Evaluation Type: Evaluation Boards
Did you receive all parts the manufacturer stated would be included in the package?: True
What other parts do you consider comparable to this product?: I compared this item to both the RaspberryPi B+ and the CuBox-i4pro by SolidRun Computing.
What were the biggest problems encountered?:
The RaspberryPi has gained a lot of support over the last couple of years, and amassed itself an almost cult-like following from electronics hobbyist and professionals alike. The appeal of the RaspberryPI is it bang for buck sweet spot, not only does the RaspberyPi provide a reasonable mini-computer solution, it is extremely cheap, and provides a vast community of support (http://www.raspberrypi.org/). The RaspberryPi is classified as a single board computer and at the time of release in 2011, its only real competition were the beagle (TI-OMAP3) and panda(TI-OMAP4) boards, which retailed at four to eight times the cost of the RaspberryPi. As a result The RaspberryPi community has grown due to this minimal cost, maximum performance, entry level platform (over 5 million sold). The community is what really makes this a worthwhile platform, the support and availability of software is second to no other platform currently available. And this support and enthusiasm can only improve with the introduction of the new bad boy to the block the RaspberryPi 2.
The RaspberryPi2 is a vast improvement over its predecessors, not only are much of the non-essential I/O removed (goodbye Composite Video), the remaining IO is sporting smaller and more compact connectors. The form factor the RaspberryPi2 is similar to the RaspberyPi B+, and supports 4 USB ports, wired network connection, a mini-SD connector and newer and more powerful 900MHz quad-core SOC processor (Broadcom BCM2836 ) to just name a few features. This is a vast improvement over the connectivity provided by the earlier 700MHz single core processor based models.
Figure 1: Comparison of the RaspberryPi2 (top) and the RaspberryPi B (bottom).
Detailed features of the RaspberryPi2 (Sourced from http://en.wikipedia.org/wiki/Raspberry_Pi):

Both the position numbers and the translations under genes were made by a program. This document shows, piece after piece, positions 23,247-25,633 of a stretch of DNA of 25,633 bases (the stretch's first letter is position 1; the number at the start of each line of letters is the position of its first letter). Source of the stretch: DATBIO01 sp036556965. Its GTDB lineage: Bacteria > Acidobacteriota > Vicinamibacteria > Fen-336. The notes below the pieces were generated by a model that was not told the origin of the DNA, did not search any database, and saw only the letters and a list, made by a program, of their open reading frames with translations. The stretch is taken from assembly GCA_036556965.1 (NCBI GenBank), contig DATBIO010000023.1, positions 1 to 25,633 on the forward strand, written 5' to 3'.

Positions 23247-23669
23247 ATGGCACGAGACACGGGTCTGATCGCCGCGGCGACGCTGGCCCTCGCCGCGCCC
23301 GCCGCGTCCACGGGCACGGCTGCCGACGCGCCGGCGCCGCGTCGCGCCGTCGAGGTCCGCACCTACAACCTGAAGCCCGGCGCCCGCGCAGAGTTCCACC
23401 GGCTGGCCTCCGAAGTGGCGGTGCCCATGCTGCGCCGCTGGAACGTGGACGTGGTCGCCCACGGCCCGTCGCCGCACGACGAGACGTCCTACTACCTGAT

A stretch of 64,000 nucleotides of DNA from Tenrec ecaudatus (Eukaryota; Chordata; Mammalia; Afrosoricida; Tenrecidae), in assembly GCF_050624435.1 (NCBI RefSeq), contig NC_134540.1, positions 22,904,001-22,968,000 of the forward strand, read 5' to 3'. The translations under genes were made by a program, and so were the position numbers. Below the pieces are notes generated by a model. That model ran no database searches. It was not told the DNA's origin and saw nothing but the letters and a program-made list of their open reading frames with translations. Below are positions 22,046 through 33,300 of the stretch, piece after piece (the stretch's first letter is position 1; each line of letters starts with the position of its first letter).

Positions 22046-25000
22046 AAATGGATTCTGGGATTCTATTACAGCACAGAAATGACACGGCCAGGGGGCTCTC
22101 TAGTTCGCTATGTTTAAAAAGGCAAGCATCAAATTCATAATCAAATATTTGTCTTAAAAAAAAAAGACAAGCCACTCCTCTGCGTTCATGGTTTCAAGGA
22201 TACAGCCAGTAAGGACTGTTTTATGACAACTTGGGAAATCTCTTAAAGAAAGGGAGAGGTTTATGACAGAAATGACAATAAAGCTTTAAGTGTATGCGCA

* Quad core SOC processor (Broadcom BCM2836) running at 700 to 1000MHz (turbo modes available) ARM Cortex-A7 based cores,
* 1GB of RAM (Shared with GPU), RAM availability with depend on video resolution used,
* 4 USB ports via the on-board USB hub,
* 15-pin MIPI camera interface (CSI) connector,
* HDMI Connector (supporting resolutions unto 1920x1200, even 1080p),
* Analog audio Input and Output, Digital audio output via HDMI,
* 10/100MB Ethernet port,
* 17 x GPIO, accessible via the 40 pin header, and
* Utilizes a 5 volt power source (via mini-USB connector) chewing through 800mA of power (may vary depending on connected USB peripherals)
Figure 2: The RaspberryPi2 in all its glory, Ethernet and USB ports, 40 pin connector, camera connector, HDMI audio and power, bottom view with mini SD (left to right).
The RaspberryPi2 is available from many sources, with the most reputable being Element14 (shameless plug), who currently sell this item for $43AUD (http://au.element14.com/raspberry-pi/raspberrypi-2-modb-1gb/sbc-raspberry-pi-2-model-b-1gb/dp/2461030).
When you receive your RaspberryPi2 from Element14, it comes in a package filled with bubble wrap, unwrapping the bubble wrap reveals a box containing both a reasonably thick manual (http://www.farnell.com/datasheets/1878224.pdf) and a anti-static bag with the RaspberryPi2 board. Nothing else it provided in the box and the purchasing of additional components, such as mini-SD card and power supply is not only recommend but essential.
Figure 3: The box (left) the contents of the box (right).
Essential Items for RaspberryPi2 (also available from Element14):
* ENCLOSURE, BLACK, RPI B PLUS (http://au.element14.com/multicomp/mc-rp002-blk/enclosure-black-rpi-b-plus/dp/2426745)
* PSU, RASPBERRY PI, 5V 2A, MICRO USB, AUS (http://au.element14.com/stontronics/t5584dv/psu-raspberry-pi-5v-2a-micro-usb/dp/2427500)
* MEMORY, MICROSD, NOOBS, JAVA, 8GB (http://au.element14.com/samsung/mmctr08gubch-rmlmk-farn-kit/memory-microsd-noobs-java-8gb/dp/2428393)
The RaspberryPi2 is also available in a pack retailing for $52AUDm which includes the 8GB (Class10) mini-SD card preloaded with NOOBS (http://au.element14.com/raspberry-pi/rpi2-modb-8gb-noobs/raspberry-pi-2-model-b-8gb-noobs/dp/2461032).
(This is to be a brief overview of what I did, a more detailed version will appear in a blog shortly)
I was impressed by not only how easy it was to set this up, but by how it easily and noticeably out preformed its predecessor the RaspberryPI B. A quick visit to openelec.tv provided me with the appropriate image for the RaspberryPi2. This was simply copied on to a mini-SD card I had lying around, this was plugged into the RaspberryPi2 and connected to my TV. After a few initial setup requirements inside OpenELEC, I was ready to starting watching my favorite movies and TV shows. From out of the box to viewing took only 30 minutes. The system was very responsive and by far a much better experience than any previous RaspberryPi based media center I have used. However I did notice it was a little laggy compare to the CuBox-i4 ($199AUD) I currently use. But then again at $43AUD the RasberryPi2 is an awesome media center platform for the budget conscience and I would totally recommend it in this application.
Excellent evaluation. I think that it will help someone who is thinking about implementing OpenELEC somewhere to seriously consider the Pi 2.
I built one for my son-in-law and he loves it, especially the size and cool temperature. He wasn't sure if the Pi 2 had enough oomph for 1080p video, HD audio, and MKV extraction processing but it does. We have designated his Pi 2 as OpenELEC only, connected to a LAN drive that is being fed by his MKV producer programs, running on a redeployed Xubuntu Mini-ITX box.
Yes, now I have to buy another Pi 2 for myself! (-: